The present work is being sold with a photo-certificate from Germana Matta Ferrari.
A heathen ritual in an alien landscape: strange humanoid creatures are raising their arms in unison as though celebrating the dance-like antics of the two figures in the foreground, each of which is dressed elaborately and each of which appears to have more arms than the norm... Las Majas, Carmen, executed circa 1939-42, is a haunting vision from Matta that appears to scrape beneath the comfortable surface of the world that we view, instead showing dark life forces. There is an operatic quality to this scene, with the followers in the background, while two lead characters dominate the scene, that is wholly apt considering its links to Carmen. For when he was in New York, Matta-- who was intrigued and obsessed by the intense tragedy of the central eponymous character in that opera-- set about creating several works on the theme. This was a prelude to an intended ballet adaptation of Carmen that was to be arranged by Pavel Tchelitchew, who contributed greatly both to Surreal painting and the field of ballet during his life.
Discussing his move to America during the period in which Las Majas, Carmen was executed, Matta explained: 'When I arrived in the United States, I started talking about the earth. In these pictures I tried to show, not landscape which is 'scenery'-- a scene of the earth-- but the earth as something terrific, burning, changing, transforming, growing' (Matta, quoted in O. Berggruen, 'The Architecture of Desire,' translated by A. Cremin, exh. cat., Matta 1936-1944: Début d'un nouveau monde, Paris, 2004, p. 17). It is this that he conjures in Las Majas, Carmen, with its sculpted mountain-side, reminiscent of Petra, and the hollowed caves revealing depths beyond the imagination, carved arches stretching into the distance, strange phallic mushroom-like pseudo-stalagmites thrusting out of the façade; an altar-like arrangement in one of the arches has placed a strange amorphous form in the place of honour, while an unnatural, green, crystalline tree dominates the arena in which this strange ceremony is taking place.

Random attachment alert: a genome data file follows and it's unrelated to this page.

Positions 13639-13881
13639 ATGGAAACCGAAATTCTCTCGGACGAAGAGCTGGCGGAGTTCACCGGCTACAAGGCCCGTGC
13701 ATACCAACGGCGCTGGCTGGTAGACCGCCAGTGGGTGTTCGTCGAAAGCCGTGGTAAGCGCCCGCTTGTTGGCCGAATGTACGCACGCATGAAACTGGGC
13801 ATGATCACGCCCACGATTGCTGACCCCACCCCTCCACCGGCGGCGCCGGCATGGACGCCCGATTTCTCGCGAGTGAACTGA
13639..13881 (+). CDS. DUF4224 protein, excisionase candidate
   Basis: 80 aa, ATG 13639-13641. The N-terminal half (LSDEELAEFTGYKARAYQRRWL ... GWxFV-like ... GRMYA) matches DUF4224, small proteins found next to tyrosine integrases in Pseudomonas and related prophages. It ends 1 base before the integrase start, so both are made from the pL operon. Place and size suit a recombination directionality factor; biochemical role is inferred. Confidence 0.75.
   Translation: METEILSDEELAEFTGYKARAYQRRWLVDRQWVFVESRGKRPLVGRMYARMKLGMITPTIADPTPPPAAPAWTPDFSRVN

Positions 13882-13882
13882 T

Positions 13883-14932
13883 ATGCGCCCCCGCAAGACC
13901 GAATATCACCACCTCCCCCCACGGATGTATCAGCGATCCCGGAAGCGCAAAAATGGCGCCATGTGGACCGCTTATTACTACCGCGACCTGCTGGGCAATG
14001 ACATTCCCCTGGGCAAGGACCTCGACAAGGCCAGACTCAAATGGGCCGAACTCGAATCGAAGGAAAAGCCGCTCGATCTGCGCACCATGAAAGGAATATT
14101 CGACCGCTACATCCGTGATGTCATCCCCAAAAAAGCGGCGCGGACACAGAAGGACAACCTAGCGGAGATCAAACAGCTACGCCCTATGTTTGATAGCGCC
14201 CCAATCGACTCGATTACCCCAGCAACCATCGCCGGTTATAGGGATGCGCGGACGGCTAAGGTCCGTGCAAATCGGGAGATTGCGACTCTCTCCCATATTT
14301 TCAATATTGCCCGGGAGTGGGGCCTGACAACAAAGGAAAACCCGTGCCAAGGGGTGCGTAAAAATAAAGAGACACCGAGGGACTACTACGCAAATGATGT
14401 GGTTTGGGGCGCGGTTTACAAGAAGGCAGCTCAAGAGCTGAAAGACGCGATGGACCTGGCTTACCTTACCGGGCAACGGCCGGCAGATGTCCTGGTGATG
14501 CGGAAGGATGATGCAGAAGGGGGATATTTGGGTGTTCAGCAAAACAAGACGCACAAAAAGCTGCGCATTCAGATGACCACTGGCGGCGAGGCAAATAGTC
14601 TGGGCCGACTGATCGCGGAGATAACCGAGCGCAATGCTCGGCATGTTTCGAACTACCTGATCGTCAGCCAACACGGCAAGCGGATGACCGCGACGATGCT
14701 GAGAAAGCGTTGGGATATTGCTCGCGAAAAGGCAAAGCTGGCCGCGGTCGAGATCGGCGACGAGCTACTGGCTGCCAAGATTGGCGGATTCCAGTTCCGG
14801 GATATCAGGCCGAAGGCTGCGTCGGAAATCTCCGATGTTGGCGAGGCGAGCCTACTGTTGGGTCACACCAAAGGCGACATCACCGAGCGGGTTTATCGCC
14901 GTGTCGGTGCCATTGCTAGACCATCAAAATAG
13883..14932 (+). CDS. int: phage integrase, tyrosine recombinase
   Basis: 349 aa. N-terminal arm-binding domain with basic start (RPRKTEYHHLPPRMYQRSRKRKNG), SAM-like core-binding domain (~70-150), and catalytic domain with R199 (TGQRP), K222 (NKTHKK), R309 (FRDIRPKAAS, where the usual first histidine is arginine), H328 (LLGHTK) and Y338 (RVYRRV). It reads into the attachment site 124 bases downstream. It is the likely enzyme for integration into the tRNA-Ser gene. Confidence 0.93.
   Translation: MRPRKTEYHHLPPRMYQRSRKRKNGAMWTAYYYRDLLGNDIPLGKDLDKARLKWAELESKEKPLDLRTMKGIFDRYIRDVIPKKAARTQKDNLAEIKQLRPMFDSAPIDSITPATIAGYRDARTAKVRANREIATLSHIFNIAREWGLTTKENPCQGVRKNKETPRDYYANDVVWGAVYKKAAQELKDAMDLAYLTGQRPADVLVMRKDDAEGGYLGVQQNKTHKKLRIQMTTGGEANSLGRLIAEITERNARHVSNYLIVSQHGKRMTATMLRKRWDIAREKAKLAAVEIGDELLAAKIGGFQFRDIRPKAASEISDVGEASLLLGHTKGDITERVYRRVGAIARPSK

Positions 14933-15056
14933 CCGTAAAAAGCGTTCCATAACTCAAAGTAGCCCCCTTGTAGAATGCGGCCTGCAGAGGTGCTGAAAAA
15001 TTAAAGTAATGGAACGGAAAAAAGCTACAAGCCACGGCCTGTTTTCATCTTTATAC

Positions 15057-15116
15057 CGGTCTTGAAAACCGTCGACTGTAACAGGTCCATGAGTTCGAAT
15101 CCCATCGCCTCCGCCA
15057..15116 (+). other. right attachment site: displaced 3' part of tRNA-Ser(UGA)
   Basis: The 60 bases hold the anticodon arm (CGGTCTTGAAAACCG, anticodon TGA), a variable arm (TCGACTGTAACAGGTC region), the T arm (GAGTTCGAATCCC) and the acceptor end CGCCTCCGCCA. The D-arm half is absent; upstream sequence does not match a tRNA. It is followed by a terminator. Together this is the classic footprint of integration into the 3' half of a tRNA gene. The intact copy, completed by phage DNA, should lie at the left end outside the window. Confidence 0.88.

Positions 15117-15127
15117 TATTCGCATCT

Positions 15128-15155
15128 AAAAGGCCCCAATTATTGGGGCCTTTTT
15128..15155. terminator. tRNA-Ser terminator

It was in his drawings that Matta first explored the lure of art, forsaking his original training as an architect, and it was the early drawings of the late 1930s that brought him to the attention of the Surrealists. Like his later oils, his drawings often introduce an impossible, semi-organic world that blends a fascination with the subconscious with science fiction and with horror. The webbed forms that appear to comprise the foremost figures smack of anatomy, as though the bodily organs are either visible through the skin or are indeed exposed to the elements. Matta tapped into this netherworld of disturbing visions partly through the use of his sponge-like absorption of cultural references-- both high and popular-- and through automatism. It is this, the spontaneous energy of creation, that lends the forms their strange jutting and organic appearance. It was also this aspect of Matta's drawings that would later come to influence a generation of American artists who would explore the process of automatism under his auspices-- artists including Motherwell, Rothko, Gorky and Pollock.